Blog audiences (and for that matter audiences for most content) are primarily built word of mouth (or perhaps today I should say tweet of thumb). Yes, you have to seed the process by making the existence of your blog known to as many people as you can, but after that, it is all about the retweets and the facebook likes etc. etc. that other people do.
I track the stats on my blog pretty regularly and I can tell you that just one tweet from someone prominent in the field can send the views through the roof. Usually they settle down again, but thanks to the blitz that one tweet provides my regular audience grows just a little, and that increases the chances of the next big blitz happening.
And, of course, the more linkbacks and tweets and likes you get, the more Google takes notice and you climb us the search rankings for your topic and that bring in more pure search visitors, and some of them become part of the regular audience and so a virtuous circle is established and your audience grows, at least to the point where you saturate your available market.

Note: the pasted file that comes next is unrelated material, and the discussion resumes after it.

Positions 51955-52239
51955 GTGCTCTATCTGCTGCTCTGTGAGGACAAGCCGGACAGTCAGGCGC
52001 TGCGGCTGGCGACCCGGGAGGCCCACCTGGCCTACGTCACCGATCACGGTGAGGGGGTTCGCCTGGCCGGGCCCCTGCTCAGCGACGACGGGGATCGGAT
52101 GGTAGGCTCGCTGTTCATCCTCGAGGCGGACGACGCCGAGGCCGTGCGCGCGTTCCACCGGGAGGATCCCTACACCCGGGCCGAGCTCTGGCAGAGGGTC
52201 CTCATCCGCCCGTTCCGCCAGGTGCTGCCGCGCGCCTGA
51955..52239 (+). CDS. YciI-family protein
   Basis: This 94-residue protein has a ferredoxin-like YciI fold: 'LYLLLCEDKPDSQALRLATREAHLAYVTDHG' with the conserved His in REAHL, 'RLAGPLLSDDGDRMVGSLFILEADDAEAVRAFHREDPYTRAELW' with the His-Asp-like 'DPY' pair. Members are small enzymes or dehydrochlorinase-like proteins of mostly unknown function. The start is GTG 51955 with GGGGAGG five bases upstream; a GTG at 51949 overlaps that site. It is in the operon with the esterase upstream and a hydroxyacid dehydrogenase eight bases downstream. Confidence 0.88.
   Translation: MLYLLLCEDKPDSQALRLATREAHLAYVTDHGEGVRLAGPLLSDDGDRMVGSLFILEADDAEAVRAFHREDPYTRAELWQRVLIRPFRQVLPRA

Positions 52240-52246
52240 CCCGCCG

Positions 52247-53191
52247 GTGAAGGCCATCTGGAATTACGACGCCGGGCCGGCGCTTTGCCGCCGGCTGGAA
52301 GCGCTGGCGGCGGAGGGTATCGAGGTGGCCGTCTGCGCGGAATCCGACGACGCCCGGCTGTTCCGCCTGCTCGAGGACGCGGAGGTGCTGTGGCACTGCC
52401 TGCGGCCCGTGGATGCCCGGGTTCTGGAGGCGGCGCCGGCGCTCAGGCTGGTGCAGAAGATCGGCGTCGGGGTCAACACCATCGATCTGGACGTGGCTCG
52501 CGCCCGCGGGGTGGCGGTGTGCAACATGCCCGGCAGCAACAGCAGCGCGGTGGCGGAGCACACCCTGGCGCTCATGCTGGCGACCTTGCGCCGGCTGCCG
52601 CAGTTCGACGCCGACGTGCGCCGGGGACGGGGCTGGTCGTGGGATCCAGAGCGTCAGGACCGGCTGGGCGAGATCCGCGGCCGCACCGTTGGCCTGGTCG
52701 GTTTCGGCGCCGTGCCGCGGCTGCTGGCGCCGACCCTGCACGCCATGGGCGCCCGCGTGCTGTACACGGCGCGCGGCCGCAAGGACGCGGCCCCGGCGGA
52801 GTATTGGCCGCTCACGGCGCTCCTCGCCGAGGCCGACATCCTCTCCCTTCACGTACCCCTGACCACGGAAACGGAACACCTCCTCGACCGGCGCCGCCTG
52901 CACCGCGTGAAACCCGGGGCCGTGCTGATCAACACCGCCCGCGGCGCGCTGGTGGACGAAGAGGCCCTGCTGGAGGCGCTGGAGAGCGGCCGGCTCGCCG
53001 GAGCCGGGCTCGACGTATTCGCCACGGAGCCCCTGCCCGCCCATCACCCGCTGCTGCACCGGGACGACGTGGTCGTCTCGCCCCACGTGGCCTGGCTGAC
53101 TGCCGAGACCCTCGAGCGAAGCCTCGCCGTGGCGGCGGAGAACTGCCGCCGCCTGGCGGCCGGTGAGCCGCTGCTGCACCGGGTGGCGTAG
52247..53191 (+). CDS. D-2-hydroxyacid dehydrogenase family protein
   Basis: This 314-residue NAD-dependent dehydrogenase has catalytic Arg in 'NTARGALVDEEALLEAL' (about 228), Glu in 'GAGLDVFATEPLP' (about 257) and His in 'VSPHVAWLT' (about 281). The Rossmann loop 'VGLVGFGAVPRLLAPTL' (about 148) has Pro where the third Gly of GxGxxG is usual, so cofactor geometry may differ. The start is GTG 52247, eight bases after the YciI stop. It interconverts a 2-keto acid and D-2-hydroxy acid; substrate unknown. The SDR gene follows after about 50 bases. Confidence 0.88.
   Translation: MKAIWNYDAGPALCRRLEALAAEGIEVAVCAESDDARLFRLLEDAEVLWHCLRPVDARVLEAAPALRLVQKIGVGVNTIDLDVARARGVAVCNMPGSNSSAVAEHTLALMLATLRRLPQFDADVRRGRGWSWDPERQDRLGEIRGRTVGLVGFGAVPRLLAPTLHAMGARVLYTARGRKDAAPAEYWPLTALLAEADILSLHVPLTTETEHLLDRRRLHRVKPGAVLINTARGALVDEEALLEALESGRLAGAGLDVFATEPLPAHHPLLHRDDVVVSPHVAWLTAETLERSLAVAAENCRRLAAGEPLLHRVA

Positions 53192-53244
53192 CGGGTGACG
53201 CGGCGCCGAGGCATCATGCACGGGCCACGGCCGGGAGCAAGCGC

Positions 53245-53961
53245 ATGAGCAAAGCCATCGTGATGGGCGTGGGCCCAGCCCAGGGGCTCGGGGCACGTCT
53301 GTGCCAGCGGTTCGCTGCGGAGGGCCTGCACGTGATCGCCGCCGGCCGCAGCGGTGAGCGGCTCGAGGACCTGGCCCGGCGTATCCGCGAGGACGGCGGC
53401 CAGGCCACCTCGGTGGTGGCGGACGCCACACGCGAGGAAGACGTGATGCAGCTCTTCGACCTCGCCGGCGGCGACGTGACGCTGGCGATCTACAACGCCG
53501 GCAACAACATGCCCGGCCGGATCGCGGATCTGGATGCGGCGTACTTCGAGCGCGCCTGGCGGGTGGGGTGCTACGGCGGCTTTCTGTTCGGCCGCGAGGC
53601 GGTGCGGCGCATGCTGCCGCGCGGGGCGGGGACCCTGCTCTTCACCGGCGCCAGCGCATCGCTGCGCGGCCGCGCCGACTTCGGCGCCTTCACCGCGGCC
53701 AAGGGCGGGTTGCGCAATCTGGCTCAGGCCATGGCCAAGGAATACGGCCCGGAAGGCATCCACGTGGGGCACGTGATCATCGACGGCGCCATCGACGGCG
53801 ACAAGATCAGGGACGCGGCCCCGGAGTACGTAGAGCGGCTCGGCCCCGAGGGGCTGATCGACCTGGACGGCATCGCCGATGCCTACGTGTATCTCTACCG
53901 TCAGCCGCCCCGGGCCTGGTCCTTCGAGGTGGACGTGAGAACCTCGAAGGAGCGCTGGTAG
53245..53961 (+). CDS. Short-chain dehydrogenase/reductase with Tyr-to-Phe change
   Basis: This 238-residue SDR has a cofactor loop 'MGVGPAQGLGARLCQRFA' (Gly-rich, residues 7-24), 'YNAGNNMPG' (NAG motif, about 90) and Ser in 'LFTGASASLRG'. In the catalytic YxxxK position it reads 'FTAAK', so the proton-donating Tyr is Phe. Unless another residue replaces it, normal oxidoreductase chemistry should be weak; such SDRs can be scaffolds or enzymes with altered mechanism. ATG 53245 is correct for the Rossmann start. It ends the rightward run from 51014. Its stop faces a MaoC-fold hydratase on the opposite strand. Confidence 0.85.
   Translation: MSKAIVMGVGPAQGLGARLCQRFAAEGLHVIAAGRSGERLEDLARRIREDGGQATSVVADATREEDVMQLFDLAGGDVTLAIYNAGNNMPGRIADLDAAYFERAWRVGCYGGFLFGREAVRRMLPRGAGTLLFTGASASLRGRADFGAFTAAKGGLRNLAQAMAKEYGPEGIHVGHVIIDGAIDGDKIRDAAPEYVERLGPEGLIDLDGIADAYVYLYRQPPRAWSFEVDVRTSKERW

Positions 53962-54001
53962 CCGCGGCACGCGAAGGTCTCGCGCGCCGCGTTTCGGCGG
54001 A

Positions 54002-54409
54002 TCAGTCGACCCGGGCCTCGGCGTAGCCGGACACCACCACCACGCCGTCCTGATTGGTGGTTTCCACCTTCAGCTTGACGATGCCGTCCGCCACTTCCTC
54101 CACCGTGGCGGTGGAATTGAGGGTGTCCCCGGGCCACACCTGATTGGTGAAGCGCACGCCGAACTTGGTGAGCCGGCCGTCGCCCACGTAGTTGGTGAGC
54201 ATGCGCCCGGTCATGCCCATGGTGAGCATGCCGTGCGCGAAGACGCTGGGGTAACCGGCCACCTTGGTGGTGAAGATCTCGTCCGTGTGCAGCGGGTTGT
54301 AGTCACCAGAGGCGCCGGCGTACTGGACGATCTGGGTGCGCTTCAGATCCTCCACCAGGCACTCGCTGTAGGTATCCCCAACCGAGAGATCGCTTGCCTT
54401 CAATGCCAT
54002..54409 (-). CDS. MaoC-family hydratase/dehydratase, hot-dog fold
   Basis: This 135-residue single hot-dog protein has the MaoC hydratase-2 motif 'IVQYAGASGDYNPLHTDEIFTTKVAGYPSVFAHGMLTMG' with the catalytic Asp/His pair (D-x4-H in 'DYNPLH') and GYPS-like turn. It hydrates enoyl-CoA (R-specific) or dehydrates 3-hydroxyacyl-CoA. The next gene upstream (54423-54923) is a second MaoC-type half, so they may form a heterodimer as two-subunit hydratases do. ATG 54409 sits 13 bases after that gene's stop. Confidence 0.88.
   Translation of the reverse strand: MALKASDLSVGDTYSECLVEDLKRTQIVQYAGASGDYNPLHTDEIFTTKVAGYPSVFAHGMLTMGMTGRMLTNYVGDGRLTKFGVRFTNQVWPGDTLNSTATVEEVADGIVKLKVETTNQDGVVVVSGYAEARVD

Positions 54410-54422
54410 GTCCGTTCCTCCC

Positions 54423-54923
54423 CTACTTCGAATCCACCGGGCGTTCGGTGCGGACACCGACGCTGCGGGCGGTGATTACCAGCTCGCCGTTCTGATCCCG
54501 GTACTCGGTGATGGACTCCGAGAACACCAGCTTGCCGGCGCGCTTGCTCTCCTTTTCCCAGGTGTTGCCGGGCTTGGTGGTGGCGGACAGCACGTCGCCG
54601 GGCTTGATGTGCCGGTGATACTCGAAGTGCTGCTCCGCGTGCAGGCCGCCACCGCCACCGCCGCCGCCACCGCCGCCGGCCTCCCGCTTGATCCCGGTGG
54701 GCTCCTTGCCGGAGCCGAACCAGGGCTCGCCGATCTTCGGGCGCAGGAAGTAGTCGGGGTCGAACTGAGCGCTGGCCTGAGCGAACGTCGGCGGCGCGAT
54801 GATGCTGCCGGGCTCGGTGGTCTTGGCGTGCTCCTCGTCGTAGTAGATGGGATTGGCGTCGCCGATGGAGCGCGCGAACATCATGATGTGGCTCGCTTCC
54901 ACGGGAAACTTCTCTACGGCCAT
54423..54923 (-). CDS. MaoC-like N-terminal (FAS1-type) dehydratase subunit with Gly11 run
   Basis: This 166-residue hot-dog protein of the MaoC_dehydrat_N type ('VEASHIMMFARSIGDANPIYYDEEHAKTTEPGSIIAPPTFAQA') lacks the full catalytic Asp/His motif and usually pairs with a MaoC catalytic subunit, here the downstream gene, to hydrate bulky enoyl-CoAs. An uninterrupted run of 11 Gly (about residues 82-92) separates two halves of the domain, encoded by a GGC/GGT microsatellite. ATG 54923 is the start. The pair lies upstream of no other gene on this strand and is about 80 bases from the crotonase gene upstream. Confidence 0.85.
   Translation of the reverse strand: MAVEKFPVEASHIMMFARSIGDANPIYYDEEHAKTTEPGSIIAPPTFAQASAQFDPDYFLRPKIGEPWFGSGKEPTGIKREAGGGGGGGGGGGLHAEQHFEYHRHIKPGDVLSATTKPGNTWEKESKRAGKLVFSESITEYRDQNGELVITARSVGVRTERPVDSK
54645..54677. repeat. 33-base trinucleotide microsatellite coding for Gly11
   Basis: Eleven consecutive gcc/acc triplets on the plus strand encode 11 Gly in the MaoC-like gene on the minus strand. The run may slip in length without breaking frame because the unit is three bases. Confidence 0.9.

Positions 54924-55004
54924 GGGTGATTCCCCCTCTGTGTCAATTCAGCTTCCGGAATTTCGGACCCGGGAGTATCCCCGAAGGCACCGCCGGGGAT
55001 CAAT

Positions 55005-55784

But what provokes all those tweets and likes and shares? Great content. The Web is full of content. Very little of it is any good. You can promote the heck out of bad content and you will get nowhere at all. If you just seed your local area with references to great content, however, word of it will spread and your audience will grow. The best thing you can do to grow your audience is to create great content that people love to read. And if you are promoting the heck out of your content and your audience is not growing, that is probably a sign that you have not figured out how to write the kind of content people want to read yet.
There are a ton of film blogs, and a ton of people interested in film. But the audience never gets distributed evenly. Just a few sites will attract almost all of the audience. That is just the nature of the beast, and part of the effect of word of mouth: success breeds success. So, if you want to grow your share of that audience in that crowded market, the best thing you can do is to figure out what you can provide to that audience that other film blogs do not. Can you be different? Can you bring a different perspective? Can you be wittier or more perceptive than other critics? That is where your real audience growth is going to come from.